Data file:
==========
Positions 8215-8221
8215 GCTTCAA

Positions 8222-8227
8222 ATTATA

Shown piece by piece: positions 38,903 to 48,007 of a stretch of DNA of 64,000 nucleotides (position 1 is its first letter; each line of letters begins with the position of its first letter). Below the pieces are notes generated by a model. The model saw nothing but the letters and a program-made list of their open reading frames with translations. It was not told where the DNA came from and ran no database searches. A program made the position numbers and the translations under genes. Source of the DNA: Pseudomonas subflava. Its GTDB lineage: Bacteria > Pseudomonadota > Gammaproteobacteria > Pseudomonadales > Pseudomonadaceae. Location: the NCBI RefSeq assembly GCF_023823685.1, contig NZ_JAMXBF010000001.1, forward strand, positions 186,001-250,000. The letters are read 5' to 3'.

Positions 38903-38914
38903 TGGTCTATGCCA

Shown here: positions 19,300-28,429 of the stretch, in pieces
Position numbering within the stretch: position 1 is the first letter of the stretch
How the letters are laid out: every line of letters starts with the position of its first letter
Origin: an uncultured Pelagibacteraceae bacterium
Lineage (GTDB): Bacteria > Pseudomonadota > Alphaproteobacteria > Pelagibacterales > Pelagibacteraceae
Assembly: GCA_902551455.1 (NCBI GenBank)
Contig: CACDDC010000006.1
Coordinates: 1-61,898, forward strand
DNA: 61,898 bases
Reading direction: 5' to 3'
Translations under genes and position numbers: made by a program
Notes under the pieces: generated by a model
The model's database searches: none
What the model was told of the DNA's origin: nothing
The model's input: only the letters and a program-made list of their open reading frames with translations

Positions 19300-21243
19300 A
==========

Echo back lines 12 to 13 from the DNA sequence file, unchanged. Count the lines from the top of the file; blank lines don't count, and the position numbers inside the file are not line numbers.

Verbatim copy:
Lineage (GTDB): Bacteria > Pseudomonadota > Alphaproteobacteria > Pelagibacterales > Pelagibacteraceae
Assembly: GCA_902551455.1 (NCBI GenBank)